The WSJ Saturday edition is quickly becoming one of my favorite reads. The weekly interview in the editorial section is well done and pulls in important people with a low public profile (past guests include Jean LePen, Newt Gingrich, Carlos Ghosn). Page one typically features some in-depth investigative journalism. Last week it was statistical trends on mortgage refinancing. This week it was a well documented article on options backdating, when companies retroactively set the strike price for employee stock options. My previous employer, Vitesse Semiconductor (VTSS) and CEO Lou Tomasetta was profiled as one of the ‘accused’.
Options backdating is much tougher to execute today. Before Sabanes Oxley, companies had two months to report to the SEC that an option grant event had taken place. In effect, a company could wait to issue options until a clear trough in the stock price emerged during the previous two months, then report that date as the strike date for issued options. New laws have compressed that to two days. Companies could still use their knowledge of future events to choose when to issue options, but the ability to cherry-pick a good price from the last 2 months is no longer possible.
Since new regulations make it more difficult to engage in this behavior today, it looks like the WSJ decided to pull some skeletons out of the closet for entertainment and educational value. Even their own statistical analysis stopped in 2002, when the SOX reforms went into effect.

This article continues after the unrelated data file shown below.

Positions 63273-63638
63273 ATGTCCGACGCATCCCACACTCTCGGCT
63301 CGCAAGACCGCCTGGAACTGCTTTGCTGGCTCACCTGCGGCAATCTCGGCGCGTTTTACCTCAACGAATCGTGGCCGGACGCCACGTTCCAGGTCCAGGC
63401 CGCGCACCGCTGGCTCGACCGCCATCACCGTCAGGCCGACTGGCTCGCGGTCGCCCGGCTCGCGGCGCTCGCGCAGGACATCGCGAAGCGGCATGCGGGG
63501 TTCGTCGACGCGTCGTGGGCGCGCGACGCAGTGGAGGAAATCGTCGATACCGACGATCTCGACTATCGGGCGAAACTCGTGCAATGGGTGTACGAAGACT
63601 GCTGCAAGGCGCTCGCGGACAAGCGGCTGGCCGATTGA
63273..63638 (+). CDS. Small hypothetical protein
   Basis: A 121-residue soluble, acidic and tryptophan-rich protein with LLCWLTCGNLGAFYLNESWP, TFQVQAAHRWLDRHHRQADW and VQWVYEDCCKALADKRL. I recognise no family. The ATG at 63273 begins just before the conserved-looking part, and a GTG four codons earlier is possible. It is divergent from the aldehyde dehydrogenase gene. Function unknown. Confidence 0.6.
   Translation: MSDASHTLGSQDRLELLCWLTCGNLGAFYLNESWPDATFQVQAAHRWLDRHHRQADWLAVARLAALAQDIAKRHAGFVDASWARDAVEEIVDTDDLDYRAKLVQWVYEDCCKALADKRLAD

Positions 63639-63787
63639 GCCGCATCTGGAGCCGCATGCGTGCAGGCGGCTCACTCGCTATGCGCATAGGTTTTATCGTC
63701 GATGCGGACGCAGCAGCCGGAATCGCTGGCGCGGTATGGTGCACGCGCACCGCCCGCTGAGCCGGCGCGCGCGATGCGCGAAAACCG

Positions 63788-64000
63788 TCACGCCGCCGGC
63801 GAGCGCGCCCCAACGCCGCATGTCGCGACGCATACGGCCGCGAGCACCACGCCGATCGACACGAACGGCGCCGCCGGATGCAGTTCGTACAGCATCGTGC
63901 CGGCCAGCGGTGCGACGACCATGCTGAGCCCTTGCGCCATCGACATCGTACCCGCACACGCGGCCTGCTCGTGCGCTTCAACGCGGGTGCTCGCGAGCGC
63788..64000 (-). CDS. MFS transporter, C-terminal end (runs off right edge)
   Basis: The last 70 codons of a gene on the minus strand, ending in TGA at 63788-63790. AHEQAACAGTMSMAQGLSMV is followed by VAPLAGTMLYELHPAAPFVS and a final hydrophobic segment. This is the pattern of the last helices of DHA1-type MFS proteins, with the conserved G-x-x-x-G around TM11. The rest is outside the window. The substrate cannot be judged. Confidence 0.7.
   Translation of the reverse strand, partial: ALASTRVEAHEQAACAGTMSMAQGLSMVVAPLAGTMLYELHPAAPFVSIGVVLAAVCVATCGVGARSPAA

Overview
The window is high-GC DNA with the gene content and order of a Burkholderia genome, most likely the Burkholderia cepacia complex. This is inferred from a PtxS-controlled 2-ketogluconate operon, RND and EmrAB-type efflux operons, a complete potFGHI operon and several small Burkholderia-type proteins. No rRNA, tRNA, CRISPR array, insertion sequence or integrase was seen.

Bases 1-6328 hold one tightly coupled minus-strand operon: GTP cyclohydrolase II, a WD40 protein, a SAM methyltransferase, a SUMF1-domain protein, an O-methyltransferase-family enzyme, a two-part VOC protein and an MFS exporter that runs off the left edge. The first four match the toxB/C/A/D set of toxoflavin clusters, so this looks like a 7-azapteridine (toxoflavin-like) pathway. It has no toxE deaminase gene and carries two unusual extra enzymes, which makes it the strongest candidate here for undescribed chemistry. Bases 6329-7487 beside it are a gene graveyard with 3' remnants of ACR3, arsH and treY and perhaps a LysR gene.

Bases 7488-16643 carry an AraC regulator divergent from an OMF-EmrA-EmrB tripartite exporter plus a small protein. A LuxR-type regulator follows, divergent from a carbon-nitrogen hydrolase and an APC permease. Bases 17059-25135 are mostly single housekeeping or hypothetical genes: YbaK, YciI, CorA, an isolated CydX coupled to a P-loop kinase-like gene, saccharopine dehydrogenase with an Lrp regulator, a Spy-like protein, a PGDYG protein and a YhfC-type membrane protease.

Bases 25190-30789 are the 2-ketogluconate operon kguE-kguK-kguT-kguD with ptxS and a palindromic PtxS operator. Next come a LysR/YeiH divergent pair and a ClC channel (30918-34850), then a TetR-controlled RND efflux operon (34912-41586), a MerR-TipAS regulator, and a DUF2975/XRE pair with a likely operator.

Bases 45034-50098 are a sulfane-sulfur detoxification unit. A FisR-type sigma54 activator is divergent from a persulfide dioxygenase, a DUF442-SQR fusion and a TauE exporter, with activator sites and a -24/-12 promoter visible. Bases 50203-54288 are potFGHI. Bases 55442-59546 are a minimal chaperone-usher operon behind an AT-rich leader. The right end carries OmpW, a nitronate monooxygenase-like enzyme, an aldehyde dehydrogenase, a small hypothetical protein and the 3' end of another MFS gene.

An excerpt from the WSJ article:
Mr. Tomasetta got a grant in March 1997 that, adjusted for later stock splits, gave him the right to buy 600,000 shares at $5.625 each. The date they were priced coincided with a steep fall in Vitesse’s stock, to what turned out to be its low for the year. He pocketed $23.1 million in profit when he exercised most of these options between 1998 and 2001. Had the grant come 10 days earlier, when the stock price was much stronger, he would have made $1.4 million less.
In eight of Mr. Tomasetta’s nine option grants from 1994 to 2001, the grants were dated just before double-digit price surges in the next 20 trading days. The odds of such a pattern occurring by chance are about one in 26 billion.
What struck me about the article was the fact that it was entirely focused on CEO pay. Reporting like this never fails to strike a chord with those who beat the drum that some CEOs are overcompensated, and it is true that some are.
I decided to pull my old option statements from Vitesse. It turns out that the strike prices and dates that Lou received were identical to mine. I benefited, as did all other employees, in the same way as the CEO.
Singling out the CEO as the only one who profited from these machinations is misleading but makes for great press.
I’m not commenting from an independent perspective considering I profited both financially and intellectually from my years at Vitesse. But backdated or not, options are crucial for incentivizing the entire workforce of technical companies, not just the CEO.
Options should be treated as compensation in the P&L statement. If options are counted as compensation, then backdating really doesn’t matter. Companies that engage in this practice will erode shareholder value faster and post poorer results.
Folks with strong opinions on this subject would enjoy John Bogle’s Battle for the Soul of Capitalism.